What Do We Say-What Are the Selling Points?
When talking about the U.S. Submarine Force, starting with its history is always useful. Many factors that were true in World War II are enduring to this day. For starters, the greatest asset a submarine has is its stealth. In World War II, stealth allowed U.S. submarines to take the fight almost immediately into Japanese home waters, despite the lack of forward bases, surface escort forces or air cover in the region. That same attribute exists today. Our ships can operate undetected gathering intelligence and preparing the battlespace in any part of the world, and they can do it in a non-provocative manner.
Other submarine attributes include their endurance, agility and firepower. Nuclear power provides both high operating speeds and virtually unlimited endurance without reliance on costly and tactically limiting logistics tails. Further, multi-mission capability and high crew readiness allow submarines to quickly shift operational tasking in response to real world security requirements. If the National Command Authority determines that force is required to defend U.S. interests, SSNs can covertly deliver Special Operations Forces, deploy mines, or engage a variety of surface ships or submarines with torpedoes, as well as striking land targets well inland with Tomahawk cruise missiles.
Saving the best for last, you can talk about the Force’s greatest asset, its people. U.S. submarines are manned by enthusiastic and dedicated professionals who have compiled an unparalleled record of mission accomplishment. Audiences are often surprised to learn the average age of our submarine sailors is twenty-something years old. These bright young officers and enlisted personnel are the backbone of our force and provide the impetus for the technological innovations the Submarine Force has been noted for throughout its history.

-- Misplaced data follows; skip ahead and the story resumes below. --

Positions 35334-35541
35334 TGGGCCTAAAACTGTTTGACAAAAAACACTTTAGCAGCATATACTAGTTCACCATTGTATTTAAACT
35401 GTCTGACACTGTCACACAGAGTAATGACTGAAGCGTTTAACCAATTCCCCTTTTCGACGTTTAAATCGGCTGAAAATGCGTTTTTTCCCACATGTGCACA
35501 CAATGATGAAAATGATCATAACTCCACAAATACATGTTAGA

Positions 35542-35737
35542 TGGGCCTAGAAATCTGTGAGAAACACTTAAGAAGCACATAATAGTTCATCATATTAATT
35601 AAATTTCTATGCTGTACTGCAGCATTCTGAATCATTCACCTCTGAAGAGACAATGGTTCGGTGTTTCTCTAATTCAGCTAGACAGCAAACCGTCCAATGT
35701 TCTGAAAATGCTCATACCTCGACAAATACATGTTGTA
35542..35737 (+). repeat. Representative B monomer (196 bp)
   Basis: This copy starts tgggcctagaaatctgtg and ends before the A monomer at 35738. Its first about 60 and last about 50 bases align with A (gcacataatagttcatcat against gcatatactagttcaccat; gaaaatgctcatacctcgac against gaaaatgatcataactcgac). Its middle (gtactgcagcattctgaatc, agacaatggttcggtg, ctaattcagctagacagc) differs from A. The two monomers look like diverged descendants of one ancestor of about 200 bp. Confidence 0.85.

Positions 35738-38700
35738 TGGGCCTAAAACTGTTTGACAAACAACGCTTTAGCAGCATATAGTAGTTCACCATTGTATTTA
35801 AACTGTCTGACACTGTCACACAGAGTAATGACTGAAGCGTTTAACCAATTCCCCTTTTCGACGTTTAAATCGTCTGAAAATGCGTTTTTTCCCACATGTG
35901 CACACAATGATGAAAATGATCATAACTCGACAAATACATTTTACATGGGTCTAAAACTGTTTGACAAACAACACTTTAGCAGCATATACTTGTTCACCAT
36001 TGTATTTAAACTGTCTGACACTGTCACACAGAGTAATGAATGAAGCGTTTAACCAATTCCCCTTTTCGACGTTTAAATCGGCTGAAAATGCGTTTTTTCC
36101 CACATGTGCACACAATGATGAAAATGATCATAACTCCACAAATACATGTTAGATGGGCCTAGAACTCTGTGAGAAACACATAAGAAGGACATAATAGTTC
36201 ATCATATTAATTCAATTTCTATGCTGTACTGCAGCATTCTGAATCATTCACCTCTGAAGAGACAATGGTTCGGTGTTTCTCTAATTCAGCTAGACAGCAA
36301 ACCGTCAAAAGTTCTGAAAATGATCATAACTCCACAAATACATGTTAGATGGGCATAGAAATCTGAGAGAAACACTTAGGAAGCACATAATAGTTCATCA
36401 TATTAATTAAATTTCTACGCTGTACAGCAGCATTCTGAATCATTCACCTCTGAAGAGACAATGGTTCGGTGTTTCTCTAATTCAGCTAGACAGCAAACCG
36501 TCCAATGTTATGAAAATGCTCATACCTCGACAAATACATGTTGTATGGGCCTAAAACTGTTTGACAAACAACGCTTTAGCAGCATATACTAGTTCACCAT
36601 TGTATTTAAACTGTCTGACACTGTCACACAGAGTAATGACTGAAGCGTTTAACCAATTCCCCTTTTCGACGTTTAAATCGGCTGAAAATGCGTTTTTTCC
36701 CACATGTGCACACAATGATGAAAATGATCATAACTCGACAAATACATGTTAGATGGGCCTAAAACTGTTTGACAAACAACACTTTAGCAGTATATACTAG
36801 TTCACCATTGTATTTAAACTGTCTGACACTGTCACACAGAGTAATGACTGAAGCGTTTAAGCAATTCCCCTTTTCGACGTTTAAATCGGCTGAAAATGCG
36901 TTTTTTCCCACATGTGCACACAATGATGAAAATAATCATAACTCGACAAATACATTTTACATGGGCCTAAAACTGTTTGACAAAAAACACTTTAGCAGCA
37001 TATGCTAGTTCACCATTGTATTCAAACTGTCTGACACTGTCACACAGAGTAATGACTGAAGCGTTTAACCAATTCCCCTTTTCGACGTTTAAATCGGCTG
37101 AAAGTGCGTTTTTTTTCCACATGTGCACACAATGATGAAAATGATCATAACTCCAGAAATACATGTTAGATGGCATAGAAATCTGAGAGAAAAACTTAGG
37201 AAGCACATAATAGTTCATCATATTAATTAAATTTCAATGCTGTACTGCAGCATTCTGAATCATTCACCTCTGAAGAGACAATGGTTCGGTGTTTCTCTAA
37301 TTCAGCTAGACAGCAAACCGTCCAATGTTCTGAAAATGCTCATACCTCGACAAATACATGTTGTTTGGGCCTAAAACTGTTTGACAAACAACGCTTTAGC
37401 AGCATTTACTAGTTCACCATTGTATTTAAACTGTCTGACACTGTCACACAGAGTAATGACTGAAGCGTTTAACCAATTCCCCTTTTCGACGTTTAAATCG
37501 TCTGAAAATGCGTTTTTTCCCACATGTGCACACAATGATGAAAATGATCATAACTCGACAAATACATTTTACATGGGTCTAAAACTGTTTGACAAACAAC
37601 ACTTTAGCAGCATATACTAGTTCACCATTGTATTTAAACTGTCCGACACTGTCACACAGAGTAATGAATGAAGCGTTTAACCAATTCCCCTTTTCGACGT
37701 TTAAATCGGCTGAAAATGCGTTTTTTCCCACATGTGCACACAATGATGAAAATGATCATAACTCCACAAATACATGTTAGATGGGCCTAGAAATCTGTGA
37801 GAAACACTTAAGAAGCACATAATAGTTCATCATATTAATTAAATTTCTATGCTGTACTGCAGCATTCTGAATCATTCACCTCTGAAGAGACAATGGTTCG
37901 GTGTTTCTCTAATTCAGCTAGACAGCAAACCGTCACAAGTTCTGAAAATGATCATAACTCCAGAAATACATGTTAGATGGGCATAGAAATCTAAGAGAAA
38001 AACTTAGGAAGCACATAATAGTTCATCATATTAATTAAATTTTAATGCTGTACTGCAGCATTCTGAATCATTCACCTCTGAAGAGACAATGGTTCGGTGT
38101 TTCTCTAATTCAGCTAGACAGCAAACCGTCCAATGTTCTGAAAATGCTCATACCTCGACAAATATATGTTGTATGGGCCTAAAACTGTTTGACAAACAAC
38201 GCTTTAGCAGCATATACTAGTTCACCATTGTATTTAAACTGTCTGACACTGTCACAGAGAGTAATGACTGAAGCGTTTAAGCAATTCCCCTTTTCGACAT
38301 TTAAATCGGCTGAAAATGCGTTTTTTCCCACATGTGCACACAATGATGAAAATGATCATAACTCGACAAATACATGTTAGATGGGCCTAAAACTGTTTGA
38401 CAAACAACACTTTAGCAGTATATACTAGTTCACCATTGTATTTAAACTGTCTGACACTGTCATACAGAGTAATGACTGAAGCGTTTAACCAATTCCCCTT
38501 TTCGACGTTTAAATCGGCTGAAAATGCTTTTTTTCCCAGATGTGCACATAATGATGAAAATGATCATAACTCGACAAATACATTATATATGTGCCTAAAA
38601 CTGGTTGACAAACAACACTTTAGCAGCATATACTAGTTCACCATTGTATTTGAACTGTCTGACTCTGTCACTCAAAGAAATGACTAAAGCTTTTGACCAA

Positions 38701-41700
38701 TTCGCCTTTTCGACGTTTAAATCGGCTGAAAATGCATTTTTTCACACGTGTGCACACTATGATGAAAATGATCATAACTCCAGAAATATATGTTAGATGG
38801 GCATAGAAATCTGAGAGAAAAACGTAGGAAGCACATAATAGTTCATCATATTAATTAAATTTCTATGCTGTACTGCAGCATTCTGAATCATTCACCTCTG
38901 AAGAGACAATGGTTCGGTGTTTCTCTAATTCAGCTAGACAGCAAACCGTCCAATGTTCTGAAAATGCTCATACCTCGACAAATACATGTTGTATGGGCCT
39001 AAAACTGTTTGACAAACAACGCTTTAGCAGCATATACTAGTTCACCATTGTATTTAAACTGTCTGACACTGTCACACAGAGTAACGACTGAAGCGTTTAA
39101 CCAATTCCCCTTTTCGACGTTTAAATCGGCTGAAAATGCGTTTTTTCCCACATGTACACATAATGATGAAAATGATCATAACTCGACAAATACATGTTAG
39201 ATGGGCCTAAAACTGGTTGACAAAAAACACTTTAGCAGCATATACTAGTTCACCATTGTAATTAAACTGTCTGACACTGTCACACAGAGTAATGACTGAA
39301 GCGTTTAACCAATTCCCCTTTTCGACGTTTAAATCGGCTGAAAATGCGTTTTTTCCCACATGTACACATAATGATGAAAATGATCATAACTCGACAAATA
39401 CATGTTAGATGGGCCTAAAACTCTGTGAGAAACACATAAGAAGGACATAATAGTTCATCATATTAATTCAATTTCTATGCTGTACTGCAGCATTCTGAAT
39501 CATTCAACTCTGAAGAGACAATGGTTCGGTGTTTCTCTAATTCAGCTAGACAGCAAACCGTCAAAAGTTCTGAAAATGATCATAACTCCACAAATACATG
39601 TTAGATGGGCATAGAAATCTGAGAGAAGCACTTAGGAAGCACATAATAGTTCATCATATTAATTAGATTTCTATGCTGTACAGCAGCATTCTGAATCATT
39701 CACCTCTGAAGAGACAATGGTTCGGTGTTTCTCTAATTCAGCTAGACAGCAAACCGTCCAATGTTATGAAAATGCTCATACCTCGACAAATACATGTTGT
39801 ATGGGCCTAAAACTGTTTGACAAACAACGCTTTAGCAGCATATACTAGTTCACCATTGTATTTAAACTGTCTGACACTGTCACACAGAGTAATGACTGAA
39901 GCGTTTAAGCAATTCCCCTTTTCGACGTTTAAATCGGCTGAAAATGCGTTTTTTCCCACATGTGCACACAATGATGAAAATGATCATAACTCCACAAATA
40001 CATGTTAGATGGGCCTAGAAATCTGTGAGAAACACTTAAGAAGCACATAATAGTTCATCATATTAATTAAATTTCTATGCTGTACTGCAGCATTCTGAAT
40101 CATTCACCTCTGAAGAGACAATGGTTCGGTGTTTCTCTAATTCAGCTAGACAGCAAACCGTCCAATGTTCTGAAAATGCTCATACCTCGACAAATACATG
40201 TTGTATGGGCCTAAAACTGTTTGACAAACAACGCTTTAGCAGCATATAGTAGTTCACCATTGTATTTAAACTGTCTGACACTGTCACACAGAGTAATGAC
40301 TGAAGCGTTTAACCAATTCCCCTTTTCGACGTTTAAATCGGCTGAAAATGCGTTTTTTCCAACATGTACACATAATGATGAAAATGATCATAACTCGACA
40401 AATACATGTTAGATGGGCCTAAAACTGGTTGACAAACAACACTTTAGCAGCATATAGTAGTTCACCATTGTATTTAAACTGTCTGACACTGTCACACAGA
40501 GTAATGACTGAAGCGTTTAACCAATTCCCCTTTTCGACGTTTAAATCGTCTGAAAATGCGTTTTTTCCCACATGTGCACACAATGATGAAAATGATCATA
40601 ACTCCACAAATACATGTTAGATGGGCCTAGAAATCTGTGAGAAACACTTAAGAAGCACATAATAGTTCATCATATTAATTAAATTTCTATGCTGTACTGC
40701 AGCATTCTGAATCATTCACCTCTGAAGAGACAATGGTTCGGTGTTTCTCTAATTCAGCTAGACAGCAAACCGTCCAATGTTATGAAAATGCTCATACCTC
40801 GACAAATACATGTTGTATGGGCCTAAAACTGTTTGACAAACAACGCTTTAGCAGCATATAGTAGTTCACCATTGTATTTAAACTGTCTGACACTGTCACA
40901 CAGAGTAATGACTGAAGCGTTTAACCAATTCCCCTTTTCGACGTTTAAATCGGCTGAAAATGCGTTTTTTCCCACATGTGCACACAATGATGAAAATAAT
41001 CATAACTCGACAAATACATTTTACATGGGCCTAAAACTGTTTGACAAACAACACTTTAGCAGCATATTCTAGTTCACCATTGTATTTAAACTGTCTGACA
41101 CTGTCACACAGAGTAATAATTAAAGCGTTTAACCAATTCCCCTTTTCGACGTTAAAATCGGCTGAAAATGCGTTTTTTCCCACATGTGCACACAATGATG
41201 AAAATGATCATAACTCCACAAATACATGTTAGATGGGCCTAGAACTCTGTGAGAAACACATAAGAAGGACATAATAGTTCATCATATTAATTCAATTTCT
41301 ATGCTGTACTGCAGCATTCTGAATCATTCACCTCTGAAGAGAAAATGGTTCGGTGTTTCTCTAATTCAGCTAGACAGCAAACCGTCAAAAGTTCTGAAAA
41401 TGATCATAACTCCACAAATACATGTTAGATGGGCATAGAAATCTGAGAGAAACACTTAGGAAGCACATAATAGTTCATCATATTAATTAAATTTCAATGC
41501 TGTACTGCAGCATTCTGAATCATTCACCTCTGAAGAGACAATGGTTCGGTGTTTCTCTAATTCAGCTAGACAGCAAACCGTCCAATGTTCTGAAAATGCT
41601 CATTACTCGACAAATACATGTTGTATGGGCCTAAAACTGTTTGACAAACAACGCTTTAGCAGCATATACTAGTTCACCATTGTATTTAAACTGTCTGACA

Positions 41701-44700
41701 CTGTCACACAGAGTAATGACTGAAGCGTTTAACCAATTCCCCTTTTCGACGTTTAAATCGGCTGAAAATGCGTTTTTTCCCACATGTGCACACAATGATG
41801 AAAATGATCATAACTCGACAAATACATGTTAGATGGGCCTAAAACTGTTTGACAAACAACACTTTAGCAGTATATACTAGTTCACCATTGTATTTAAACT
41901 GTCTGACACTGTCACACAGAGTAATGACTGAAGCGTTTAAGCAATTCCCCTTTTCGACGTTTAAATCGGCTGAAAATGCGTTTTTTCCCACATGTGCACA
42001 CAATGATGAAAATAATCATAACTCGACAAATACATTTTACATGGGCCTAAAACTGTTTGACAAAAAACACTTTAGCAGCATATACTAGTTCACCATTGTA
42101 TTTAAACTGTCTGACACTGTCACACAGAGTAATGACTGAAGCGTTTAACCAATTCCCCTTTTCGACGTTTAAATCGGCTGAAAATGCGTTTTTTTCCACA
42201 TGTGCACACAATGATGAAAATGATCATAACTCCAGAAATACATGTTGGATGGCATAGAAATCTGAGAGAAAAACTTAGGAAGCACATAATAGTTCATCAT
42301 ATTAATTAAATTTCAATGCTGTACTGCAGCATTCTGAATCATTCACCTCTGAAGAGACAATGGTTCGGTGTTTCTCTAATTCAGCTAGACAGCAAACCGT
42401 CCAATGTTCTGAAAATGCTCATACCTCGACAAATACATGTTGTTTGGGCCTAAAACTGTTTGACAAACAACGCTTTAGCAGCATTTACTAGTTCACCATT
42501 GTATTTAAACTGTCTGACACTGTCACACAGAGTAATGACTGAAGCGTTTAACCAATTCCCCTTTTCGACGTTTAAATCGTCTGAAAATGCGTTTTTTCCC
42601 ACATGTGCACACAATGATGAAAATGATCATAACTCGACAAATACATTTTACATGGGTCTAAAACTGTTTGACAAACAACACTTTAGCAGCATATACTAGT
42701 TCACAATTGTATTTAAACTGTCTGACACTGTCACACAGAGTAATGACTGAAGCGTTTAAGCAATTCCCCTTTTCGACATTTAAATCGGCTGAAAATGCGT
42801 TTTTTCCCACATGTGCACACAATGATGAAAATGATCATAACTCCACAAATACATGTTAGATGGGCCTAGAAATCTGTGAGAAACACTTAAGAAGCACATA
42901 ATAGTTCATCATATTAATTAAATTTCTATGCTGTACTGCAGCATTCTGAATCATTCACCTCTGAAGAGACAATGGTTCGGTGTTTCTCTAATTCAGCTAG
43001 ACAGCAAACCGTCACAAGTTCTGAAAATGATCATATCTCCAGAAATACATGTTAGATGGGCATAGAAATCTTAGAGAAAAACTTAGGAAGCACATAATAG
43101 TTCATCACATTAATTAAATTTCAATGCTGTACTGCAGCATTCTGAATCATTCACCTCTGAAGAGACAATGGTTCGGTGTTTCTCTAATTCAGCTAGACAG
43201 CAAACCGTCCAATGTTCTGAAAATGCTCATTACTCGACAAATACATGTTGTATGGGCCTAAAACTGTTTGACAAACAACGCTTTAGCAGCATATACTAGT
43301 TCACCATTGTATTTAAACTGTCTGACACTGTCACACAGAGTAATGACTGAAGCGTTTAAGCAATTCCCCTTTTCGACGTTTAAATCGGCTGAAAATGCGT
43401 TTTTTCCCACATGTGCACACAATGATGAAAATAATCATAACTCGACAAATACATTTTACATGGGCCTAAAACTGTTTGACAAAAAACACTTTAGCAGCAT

When speaking to the public about the Navy and the Submarine Force, audiences almost always enjoy hearing an anecdote or two from the speaker’s own experience. Any qualified submariner will likely possess a repertoire of sea-stories which can be used to underscore the attributes of our ships, tactics and our people. Tell your audiences the good-job and good-news stories that are not typically reported in official publications or in the media.
Recruiting Tomorrow’s Submariners
Recruiting is more difficult these days with an all-volunteer force and a robust economy. The Navy has to compete with industry for available manpower. Obviously people know there is a private sector hungry for employees, especially skilled ones. They also know there is a Navy, but how many of them think about it? How many young people know what the Navy is like, let alone the Submarine Force? Probably not many. As the number of veterans decreases in our society, those who traditionally encouraged military service are no longer there. High school teachers, counselors, parents and relatives without personal experiences in the military are not natural advocates of service to the nation in the Navy. In such an environment, who is better equipped to engage personnel at the high school and college level than a qualified submariner? There are scout troops, Navy Junior ROTC units, high school career days and the like where submariners can speak, and provide the information to make informed choices on their future. In speaking to these organizations, our goal should be to sell the Navy, but obviously to use the submarine force as the example we are most familiar with. Adopted schools and other community outreach programs are other venues where we can benefit from the interaction between submariners and members of the community.
The Bottom Line
Just as each member of a submarine’s crew bears responsibility for the safety and performance of the ship, we can all contribute to the long-term health of our Force. We can all work to educate our fellow citizens on our history, our present challenges and our vision for the future of the Submarine Force. The CNO and type commanders’ staffs cannot do this job alone. They need force multipliers. As submarine professionals, each of you has a role in the selling of the Submarine Force.